Alan and your correspondent were the first to arrive at the Alter. Alan, confronted by several rocky outcrops any one of which could be persuasively described as having the appearance of an ‘Alter’ shape, was briefly racked by indecision as to which of these he should be describing as the genuine article. A quick random decision provided a solution to this most vexing of geological condundrums. He turned to me and in a somewhat hushed voice whispered: “Christ! They all look the bldy same! That one over there looks like a pretty convincing outcrop!” The remainder of the group began to arrive whereupon Alan with the assured flourish of a confidently outstretched hand and forefinger authoritatively proclaimed with aplomb: “Here gentlemen lies the Devil’s Alter!” Somewhat surprisingly, there were no dissentients coming forward questioning the validity of Alan’s judgement. Perhaps any such individuals were simply overwhelmed by the panoramic views afforded by our lofty position of high altitude.
In due course we began our gradual descent and imminent arrival at the St Ive’s estate. We navigated our way through some impressive deciduous woodland and a plethora of rhododendron bushes. Along the way we stumbled across an engraved sandstone rock informing its readers of a Dowager* Lady Blantyre by way of a brief inscription (http://www.friendsofstives.org.uk/history/ferrands_4.php). Confusion quickly spread around the group as to the definition of the word “dowager” (see below).
Having sated our appetites for local history, we wound our way down to the Coppice Pool, which, historically, was the source of the Estate’s water supply. It also provided an abundance of wildlife and freshwater fish, which were comprehensively catalogued by a wooden signl. Following a brief rest, we walked from the pool towards a narrow bridge to cross over the Aire as we made our return to Bingley.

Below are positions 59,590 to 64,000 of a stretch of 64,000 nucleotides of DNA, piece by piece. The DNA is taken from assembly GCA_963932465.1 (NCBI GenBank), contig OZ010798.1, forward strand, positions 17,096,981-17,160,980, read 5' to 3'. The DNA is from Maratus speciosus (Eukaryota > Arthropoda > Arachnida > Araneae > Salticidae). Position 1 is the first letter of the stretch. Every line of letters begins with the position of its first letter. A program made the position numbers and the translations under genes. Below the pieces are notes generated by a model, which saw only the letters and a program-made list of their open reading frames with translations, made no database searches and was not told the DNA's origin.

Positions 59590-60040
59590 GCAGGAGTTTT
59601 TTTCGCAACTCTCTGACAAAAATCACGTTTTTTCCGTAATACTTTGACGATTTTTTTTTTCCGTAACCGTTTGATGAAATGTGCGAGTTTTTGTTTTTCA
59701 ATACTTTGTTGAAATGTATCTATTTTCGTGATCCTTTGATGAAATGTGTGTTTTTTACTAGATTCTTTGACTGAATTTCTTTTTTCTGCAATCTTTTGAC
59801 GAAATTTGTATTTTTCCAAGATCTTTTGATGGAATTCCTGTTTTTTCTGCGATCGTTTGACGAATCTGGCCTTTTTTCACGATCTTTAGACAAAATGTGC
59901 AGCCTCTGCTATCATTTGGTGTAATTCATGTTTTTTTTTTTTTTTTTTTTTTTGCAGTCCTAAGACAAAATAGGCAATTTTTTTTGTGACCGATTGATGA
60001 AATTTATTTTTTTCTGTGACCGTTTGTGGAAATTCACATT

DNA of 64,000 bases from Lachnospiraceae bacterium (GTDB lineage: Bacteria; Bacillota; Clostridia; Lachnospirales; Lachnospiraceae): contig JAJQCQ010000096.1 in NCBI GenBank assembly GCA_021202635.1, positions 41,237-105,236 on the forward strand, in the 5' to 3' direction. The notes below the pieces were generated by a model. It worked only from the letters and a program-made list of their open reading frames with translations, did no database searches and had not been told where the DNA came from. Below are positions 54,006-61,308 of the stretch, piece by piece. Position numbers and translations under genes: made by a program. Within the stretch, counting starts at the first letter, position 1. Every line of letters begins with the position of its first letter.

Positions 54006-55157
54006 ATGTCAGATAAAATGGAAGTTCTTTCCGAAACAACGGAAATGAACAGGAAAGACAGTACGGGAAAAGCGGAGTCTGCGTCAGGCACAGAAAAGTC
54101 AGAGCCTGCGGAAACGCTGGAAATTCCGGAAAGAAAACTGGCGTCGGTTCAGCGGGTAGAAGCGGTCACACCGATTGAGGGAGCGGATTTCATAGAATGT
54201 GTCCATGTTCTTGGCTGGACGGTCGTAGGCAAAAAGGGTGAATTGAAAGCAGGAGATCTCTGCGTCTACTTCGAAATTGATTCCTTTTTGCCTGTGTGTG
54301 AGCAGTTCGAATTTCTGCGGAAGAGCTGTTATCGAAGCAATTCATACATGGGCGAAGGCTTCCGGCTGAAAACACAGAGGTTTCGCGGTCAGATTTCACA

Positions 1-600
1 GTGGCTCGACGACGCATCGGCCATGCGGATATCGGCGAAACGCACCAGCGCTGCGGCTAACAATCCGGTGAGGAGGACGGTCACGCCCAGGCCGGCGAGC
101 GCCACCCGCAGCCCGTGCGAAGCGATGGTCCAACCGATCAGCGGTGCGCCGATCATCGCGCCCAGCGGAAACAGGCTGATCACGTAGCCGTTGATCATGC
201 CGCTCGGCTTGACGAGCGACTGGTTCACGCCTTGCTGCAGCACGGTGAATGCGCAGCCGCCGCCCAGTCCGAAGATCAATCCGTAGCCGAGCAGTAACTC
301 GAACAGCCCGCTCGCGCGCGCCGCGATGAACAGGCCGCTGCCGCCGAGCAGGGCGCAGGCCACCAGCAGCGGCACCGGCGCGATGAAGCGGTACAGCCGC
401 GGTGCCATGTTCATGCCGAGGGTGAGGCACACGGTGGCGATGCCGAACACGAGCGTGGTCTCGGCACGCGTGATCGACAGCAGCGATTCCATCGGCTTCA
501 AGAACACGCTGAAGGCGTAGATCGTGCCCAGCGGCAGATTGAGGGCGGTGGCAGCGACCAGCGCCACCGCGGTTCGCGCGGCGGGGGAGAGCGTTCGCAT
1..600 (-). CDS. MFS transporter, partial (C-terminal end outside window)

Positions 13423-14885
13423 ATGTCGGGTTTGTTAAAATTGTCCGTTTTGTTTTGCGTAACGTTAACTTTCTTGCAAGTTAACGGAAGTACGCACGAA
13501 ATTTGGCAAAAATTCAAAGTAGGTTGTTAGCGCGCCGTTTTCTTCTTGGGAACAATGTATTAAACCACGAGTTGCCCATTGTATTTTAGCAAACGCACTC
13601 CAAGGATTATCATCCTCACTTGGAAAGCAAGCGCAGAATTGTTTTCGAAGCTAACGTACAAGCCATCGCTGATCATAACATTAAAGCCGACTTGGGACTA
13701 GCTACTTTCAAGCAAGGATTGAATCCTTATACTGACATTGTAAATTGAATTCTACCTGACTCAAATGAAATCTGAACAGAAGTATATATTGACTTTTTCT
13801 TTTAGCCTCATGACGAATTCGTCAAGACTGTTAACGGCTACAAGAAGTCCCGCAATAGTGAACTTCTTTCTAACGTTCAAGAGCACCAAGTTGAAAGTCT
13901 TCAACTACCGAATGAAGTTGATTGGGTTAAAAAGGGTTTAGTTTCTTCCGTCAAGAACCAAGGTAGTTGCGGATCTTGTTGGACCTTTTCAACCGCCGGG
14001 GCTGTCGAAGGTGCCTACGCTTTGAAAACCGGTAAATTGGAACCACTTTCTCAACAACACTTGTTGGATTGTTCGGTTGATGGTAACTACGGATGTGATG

We set a course for our second port of call: Off The Tap. Here we enjoyed an eclectic variety of bitters and ciders such as: XT15 IPA, Darkside Of The Moose, Acorn Belma IPA, Coniston XB, Perfect 10 and ciders: Wyldwood, Sandford Orchard and Black Dragon.
Sometime later, a selection of members headed down the road to the local Wetherspoon’s to enjoy a ‘Ruby Murray’. Those Wetherspooning members were to subsequently rendezvous with us later at our final hostelry. The remaining members headed towards the bus stop for a return bus journey to Bradford city centre for our next hostelry visit: Jacob’s bar. It was situated in a location, which entailed a five minute walk to Bradford Interchange station. Here we were provided with beers such as Pacifica, Blantyre Red, Stancil Mild, Titanic Plum Porter and Dark Side Of The Moose. The cider on offer was Kingstone Press.
We began to wind up the evening when the first tranche of members opted to go for the 20:14 service to Manchester. The remaining members departed for the subsequent 20:58 service.
Many thanks again to Alan for his tireless devotion to his organisation of our walks. We all thanked Paul and Dave for coming along and joining us.